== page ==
The results from this paper suggests that efforts to find any correlation between fertility and longevity in humans will be challenging, as in most data sets it will be swamped by associations with wealth, use of medical technologies to control fertility, and so forth:
The disposable soma theory proposes a trade-off between fertility and longevity but existing findings on this association have been mixed. This study used data from 15,622 twins born between 1901 and 1925 ascertained from the population-based Swedish Twin Registry to test the child-longevity association and whether it is accounted for by individual-level factors or by genetic and environmental factors shared by family members.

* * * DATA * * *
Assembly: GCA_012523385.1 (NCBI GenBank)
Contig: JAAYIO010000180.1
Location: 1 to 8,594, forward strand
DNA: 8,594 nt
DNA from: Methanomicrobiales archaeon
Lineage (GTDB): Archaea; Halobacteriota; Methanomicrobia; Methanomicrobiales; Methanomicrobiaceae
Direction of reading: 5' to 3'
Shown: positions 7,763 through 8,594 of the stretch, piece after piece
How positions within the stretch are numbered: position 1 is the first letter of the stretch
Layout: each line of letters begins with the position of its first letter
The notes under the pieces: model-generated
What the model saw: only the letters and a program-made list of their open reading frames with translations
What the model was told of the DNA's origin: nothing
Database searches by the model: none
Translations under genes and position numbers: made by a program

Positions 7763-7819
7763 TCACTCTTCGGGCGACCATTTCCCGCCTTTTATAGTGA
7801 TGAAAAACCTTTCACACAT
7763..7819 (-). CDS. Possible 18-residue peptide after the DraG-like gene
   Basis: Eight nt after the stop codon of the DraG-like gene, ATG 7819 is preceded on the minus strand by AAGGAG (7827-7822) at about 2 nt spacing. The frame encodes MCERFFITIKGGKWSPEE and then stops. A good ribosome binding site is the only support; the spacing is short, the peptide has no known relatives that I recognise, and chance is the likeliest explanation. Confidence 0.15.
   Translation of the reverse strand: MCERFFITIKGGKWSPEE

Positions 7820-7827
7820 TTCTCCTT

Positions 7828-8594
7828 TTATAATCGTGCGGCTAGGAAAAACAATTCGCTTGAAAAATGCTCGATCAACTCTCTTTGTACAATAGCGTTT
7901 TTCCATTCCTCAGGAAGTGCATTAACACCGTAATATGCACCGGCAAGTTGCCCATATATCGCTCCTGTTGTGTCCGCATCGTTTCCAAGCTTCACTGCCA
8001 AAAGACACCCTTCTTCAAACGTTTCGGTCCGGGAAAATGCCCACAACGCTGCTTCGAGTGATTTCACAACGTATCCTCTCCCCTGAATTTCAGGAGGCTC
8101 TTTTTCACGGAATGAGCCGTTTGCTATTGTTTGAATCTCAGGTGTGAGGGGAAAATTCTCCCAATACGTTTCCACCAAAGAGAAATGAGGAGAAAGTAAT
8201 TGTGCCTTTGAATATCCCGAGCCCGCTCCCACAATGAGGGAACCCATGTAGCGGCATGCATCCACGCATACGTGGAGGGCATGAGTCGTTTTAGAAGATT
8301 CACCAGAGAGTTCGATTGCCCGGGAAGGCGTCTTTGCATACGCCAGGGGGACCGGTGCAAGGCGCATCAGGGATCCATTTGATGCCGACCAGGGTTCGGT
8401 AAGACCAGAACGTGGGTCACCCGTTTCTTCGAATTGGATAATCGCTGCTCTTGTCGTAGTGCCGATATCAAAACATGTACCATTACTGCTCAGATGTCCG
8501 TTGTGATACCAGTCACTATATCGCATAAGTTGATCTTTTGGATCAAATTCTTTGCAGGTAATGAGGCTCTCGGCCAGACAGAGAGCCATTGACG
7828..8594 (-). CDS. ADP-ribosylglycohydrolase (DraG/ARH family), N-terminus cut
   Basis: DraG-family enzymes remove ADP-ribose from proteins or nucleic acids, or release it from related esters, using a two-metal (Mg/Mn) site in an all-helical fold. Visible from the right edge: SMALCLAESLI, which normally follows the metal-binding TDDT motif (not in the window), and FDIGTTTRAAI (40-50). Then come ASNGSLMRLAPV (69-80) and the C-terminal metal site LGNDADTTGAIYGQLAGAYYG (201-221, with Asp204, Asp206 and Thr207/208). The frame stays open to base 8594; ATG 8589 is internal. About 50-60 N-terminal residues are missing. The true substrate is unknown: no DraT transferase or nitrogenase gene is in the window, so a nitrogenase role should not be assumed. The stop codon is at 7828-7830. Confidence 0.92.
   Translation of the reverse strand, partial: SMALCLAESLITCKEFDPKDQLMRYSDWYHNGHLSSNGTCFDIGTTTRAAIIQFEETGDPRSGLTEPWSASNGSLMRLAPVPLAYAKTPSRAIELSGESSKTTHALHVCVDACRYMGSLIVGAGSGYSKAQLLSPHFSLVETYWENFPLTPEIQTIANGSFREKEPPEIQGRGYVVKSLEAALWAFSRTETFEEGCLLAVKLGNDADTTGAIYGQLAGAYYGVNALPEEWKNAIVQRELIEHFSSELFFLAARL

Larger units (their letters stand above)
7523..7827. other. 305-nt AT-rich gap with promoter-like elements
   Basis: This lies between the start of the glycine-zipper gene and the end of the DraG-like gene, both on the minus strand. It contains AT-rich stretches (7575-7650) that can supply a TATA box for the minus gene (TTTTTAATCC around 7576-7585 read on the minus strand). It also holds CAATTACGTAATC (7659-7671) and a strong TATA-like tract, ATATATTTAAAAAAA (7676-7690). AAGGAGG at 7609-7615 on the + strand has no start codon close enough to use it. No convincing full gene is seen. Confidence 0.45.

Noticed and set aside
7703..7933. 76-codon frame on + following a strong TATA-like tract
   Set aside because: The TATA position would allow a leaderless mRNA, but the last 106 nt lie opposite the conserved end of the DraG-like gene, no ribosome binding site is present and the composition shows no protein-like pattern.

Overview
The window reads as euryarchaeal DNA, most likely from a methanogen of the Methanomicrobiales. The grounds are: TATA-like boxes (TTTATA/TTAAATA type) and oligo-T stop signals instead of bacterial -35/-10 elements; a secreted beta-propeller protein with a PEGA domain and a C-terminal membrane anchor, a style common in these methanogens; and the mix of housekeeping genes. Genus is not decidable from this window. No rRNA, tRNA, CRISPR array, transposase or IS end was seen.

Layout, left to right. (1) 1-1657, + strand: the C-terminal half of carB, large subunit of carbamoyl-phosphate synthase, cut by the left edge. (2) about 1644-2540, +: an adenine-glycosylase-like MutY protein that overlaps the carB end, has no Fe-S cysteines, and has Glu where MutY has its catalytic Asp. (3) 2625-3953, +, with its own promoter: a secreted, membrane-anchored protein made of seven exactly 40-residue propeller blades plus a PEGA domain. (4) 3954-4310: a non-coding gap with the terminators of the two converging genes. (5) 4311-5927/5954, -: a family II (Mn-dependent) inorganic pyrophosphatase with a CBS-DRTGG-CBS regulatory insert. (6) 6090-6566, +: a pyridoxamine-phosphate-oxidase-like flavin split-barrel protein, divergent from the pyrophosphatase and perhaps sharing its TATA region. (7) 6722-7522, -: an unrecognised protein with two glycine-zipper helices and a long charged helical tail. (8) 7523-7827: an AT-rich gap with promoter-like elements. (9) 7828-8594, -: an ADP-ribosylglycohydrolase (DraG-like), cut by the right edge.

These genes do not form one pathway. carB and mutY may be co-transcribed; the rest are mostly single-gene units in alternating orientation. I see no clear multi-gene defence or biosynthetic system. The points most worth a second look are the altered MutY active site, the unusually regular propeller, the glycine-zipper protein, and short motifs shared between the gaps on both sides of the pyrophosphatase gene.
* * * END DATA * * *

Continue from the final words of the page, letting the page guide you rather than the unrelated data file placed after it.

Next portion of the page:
Based on survival analysis, both women and men with children had significantly longer survival relative to the childless, with a slightly higher relative advantage in men. Adjustments for demographic factors and cotwin fertility did not mediate the parenting-survival association, indicating that this association is attributable to individual-level factors associated with fertility rather than family-level environmental or genetic factors shared by cotwins. These results, derived from a large, population-based sample, are inconsistent with the disposable soma theory as applied to modern human populations.